Wednesday, May 22, 2013

Vinod Rai was no Seshan….Good riddance to a very bad auditor

Vinod Rai, the CAG, retired yesterday. His fans often compare him with the great TN Seshan, the Chief Election Commissioner between 1991-96. I fail to understand why. Seshan was a dynamo who functioned within his Constitution defined mandate, bore no political preferences, and stayed focused on the issue (electoral reforms), never the personalities (the politicians) involved. He left India better. If anything, Vinod Rai is the exact opposite; one who breached the constitutional limit, played political favorites and focused on personalities (see his attack of Sibal yesterday), not issues. Rai was out and out, a political animal. Manmohan Singh may have failed to arouse the animal spirits of India’s business class, but it appears he certainly aroused Mr. Rai’s.

Seshan cleaned up elections. Rai messed up auditing. Seshan steered clear of politics. Rai basked in it. Seshan (ironically) united the politicians into attacking him; Rai divided them between the ruling dispensation and the opposition. Seshan didn’t go about checking with politicians if they were on the right path. Rai did exactly that (Murli Manohar Joshi). Seshan was intellectually honest. Rai intellectually bankrupt. Seshan was successful. Rai will go down as being a failure. Where’s the comparison?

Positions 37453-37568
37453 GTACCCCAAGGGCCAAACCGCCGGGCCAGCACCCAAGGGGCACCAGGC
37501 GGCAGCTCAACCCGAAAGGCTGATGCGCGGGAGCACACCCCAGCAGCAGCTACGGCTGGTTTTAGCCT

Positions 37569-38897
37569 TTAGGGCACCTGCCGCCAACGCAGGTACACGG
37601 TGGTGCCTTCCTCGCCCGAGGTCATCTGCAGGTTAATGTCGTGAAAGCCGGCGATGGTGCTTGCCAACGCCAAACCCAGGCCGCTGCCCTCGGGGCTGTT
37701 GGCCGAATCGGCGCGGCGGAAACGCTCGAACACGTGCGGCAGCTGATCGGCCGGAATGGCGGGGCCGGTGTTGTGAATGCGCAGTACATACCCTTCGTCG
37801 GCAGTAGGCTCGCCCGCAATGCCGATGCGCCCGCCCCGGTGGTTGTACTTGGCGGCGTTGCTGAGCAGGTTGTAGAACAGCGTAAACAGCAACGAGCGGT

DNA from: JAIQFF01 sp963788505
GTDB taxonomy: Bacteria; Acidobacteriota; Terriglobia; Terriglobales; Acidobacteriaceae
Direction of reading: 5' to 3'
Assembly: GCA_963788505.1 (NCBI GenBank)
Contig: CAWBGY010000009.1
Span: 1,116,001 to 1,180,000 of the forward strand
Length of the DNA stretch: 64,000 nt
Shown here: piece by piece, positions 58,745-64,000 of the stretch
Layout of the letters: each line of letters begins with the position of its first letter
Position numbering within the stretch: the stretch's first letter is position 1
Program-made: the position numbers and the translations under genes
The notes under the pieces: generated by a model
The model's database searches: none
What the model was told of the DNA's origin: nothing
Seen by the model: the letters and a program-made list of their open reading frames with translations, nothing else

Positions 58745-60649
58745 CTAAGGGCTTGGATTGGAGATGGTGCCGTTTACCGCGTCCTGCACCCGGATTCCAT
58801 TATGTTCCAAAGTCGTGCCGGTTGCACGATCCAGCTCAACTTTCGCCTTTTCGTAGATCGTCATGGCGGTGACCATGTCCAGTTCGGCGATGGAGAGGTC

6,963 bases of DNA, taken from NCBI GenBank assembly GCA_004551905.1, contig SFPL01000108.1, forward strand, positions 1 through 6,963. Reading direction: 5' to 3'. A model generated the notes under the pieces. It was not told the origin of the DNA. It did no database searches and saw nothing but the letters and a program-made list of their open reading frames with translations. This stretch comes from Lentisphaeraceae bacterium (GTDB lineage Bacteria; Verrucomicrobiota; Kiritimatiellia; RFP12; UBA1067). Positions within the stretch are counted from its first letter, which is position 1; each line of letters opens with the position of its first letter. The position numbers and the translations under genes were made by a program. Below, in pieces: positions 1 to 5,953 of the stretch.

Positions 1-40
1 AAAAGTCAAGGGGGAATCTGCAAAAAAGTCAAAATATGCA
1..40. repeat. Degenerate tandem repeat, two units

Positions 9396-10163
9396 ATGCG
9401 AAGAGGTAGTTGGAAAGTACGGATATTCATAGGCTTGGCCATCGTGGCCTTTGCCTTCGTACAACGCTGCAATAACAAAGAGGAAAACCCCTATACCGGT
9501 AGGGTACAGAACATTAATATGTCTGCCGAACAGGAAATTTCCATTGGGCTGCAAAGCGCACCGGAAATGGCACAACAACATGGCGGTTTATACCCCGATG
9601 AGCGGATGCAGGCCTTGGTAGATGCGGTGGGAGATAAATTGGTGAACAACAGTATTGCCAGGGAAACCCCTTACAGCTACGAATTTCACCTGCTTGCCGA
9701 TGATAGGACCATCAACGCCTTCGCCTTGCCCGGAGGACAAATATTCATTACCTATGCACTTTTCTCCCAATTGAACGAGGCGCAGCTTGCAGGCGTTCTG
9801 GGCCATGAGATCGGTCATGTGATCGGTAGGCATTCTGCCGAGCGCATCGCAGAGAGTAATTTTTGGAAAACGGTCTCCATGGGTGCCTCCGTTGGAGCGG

Lets be honest. Rai basked in breaching constitutional propriety. He probably found accounting boring and decided to become the one-man PAC itself, combining the job of maker of the audit reports with that of the checker of the same. He did what no other auditor does – go to the shareholders (voters) directly – through much publicized press conferences, flashing copies of his report and even smiling for the cameras. He was intellectually dishonest because he intentionally failed to understand that making policy is not his domain; that the cheap spectrum policy had several downstream benefits; that the intention of every government policy is not to maximize revenues (a point the Supreme Court later re-affirmed); and that his “innocuous” naming of something as “notional loss” would be spun by his favorite political party into “mota maal”.